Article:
“In the sixteenth century, it became a tributary state of the Mongol Empire”, that’s 600 years ago until nineteen century! that's about 500 years under China control. Then, the author mentioned “it was regarded as part of Tibet again.” but the author spent the next 200 lines to explain it! At that time, china was at the weakest point! Everyone was cutting China’s land, the English, as part of it, “viewed China as a passive or almost neutral element in its diplomacy” and they were trying to make Tibet a buffer with Russia! What English was doing at that time was grabbing land overseas, and the it was just part of plan which India really isn’t have anything to do with it! (but has everthing to do English people!)

“But in the first decade of the twentieth century, (yeah, even the chinese is under occupying and constent wars)as the Manchu dynasty ended, Chinese policy changed sharply in Tibet. Military presence was extended through central Tibet, and more modern institutions replaced the theocratic and ancient machinery of administration, which reducing the role of the Dalai Lama and the power of the monastic orders. By 1910, China had established effective power in Tibet, and the buffer for India to keep Russia away was lost.” why? Because Chinese people see Tibet as part of china still, the strength was to prevent English’s plan to separate Tibet! “In 1911-12, the Chinese power in Tibet suddenly collapsed. The British decided that it was in their strategic and political interest to exclude effective Chinese power from Tibet.”
how clear it was? China has power over Tibet, and English was doing the dirty work!

And then what really happened? Please, read it yourself: “In 1911-12, the Chinese power in Tibet suddenly collapsed. The British decided that it was in their strategic and political interest to exclude effective Chinese power from Tibet. In 1913, British convoked a conference at Simla which was aimed at making Tibet a buffer state between Britain and China, like the buffer effect to keep the Russians away. McMahon, the Foreign Secretary of the Indian government, led the British delegation to attend the Simla Conference. The British made open effort to make China accept a division of Tibet into Inner and Outer Tibet, as the agreement made by China and Russia in the case of Mongolia. China would have suzerainty over the whole of Tibet, but would have no administrative rights in Outer Tibet, thereby keeping back from the borders of India. The coercive diplomatic methods of Britain brought the weak and unwilling China to the conference. The Chinese representatives stressed the paramount importance of Tibet and resisted its zonal division, keenly aware of the British effort to separate Tibet or at least a great part of it from China. In April 1914, McMahon induced the Chinese official, Ivan Chen, to initiate a draft treaty, but the Chinese government repudiated the unauthorized compliance immediately. McMahon presented the draft to the British, which plainly cancelled its validity. In July, the conference was closed without Chinese signing the convention. London had instructed McMahon all along not to sign bilaterally with Tibetans if China refused, but McMahon proceeded to sign with the Tibetan representative while Ivan Chen was sent to the next room. Chen was not told of what was being signed and the declaration was kept as secret for many years. Although all this provided much fertile ground for international lawyers, the results of the conference were clear, and was accepted as such by the British Government at the time: the Simla Conference produced no agreement to which the government of China was a party. McMahon admitted this himself: "It is with great regret that I leave India without have secured the formal adherence of the Chinese Government to a Tripartite Agreement." China had emphatically and repeatedly denied that Tibet enjoyed sovereign identity and that China would not recognize any bilateral agreement between Tibet and Britain.”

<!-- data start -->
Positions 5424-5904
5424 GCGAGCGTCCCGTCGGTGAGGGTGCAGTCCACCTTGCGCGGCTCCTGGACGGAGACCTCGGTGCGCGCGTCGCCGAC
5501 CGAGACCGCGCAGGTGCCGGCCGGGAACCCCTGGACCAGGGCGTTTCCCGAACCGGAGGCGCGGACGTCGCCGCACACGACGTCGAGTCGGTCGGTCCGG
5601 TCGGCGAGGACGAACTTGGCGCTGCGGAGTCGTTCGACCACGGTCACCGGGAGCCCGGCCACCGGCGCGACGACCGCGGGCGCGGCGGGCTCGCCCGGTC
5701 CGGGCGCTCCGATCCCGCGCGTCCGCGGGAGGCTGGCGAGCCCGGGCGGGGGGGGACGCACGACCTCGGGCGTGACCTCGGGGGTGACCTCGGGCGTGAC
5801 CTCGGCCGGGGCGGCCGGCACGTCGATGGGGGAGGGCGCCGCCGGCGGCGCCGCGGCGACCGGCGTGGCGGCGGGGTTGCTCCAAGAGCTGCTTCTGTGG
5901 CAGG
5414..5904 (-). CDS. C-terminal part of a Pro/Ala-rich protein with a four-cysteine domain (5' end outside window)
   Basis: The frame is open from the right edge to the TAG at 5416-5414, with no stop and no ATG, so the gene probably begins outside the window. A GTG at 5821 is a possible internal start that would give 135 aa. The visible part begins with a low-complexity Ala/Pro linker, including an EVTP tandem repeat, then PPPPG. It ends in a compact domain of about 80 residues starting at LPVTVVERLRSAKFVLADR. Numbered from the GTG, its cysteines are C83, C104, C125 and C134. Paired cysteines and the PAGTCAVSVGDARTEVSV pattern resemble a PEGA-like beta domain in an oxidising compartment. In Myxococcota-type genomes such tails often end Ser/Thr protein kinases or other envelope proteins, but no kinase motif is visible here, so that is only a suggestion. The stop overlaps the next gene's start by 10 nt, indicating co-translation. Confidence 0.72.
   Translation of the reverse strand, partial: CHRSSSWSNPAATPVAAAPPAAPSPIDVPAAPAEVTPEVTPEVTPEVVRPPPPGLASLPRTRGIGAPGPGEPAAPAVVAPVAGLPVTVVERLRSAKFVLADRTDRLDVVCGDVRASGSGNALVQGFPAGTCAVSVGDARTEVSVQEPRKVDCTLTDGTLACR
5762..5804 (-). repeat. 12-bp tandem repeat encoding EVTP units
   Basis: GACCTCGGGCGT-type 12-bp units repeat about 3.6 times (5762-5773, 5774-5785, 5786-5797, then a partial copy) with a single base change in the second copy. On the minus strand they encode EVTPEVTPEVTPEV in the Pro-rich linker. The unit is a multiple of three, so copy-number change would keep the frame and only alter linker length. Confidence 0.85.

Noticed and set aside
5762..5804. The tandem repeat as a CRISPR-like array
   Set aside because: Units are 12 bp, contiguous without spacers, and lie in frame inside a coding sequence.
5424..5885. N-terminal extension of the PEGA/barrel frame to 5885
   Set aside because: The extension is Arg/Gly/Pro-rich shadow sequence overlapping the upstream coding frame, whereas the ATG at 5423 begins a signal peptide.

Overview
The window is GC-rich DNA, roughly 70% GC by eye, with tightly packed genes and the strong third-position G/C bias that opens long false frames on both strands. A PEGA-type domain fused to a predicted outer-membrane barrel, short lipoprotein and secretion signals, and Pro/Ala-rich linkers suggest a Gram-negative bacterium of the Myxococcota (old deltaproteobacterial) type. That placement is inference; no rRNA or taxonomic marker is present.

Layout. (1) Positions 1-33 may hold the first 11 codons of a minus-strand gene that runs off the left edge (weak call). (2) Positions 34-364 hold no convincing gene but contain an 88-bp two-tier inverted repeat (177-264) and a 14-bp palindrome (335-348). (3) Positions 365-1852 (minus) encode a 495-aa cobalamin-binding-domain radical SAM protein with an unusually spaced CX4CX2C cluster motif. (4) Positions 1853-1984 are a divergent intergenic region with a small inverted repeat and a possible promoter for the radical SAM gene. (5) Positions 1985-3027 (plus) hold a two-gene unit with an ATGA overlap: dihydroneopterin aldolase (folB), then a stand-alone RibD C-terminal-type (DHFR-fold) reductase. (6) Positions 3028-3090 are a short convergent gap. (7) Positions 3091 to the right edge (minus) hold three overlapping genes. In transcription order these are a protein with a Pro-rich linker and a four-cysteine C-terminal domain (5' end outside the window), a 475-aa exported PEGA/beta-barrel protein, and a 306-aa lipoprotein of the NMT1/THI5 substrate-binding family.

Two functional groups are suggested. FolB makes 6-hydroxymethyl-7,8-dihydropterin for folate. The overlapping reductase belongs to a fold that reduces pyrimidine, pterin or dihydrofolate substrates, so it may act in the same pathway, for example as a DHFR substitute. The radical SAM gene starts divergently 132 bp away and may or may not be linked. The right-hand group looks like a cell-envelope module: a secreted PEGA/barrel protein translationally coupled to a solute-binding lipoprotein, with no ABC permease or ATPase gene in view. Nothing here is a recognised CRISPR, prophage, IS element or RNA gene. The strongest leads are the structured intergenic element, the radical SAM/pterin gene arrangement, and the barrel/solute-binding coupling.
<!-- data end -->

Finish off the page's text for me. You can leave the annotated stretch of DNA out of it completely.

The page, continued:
How clear it is? was Tibet considered part of China during this time? and what was English trying to do? Was McMahon line ever been an official?

“A covert byproduct of the Simla Conference was the McMahon Line. It came as a result of the secret discussions, without the Chinese participation or knowledge, which took place in Delhi between the British and the Tibetans in February and March of 1914. These meetings breached not only the Anglo-Chinese Convention of 1906, in which Britain was to "engage not to annex Tibetan territory," but also of the Anglo-Russian Convention of 1907, in which Britain was to engage "not to enter into negotiations with Tibet except through the intermediary of the Chinese Government." The British moved the line progressively to the north of Tawang, which was still short of the goal proposed by the Chief of the General Staff to annex some two thousand square miles of Tibetan territory. McMahon Line essentially pushed the boundary northward about sixty miles, and moved it from the foothills to the crest line of the Assam Himalayas. In doing so, McMahon accomplished for British India what other officials attempted twenty years ago on the Afghan frontier, and brought the tribal no-man land under nominal British sovereignty. China forcefully repudiated the convention and denied the validity of the map, and the Tibetans in practice ignored the Line. In 1919, the British tried once more to induce China to resume the tripartite negotiations. After China refused, the British began providing military aid to Tibetans, including arms, ammunitions, and training in their use. When the British relinquished the Indian Empire in 1947, they started to translate the McMahon Line from the maps as the effective northwest boundary of India, despite that the Line appeared on its maps only ten years before. As the British departed, the new Indian government assured that they would complete their work: "If anything, they intended to pursue an even more forward policy than had the British."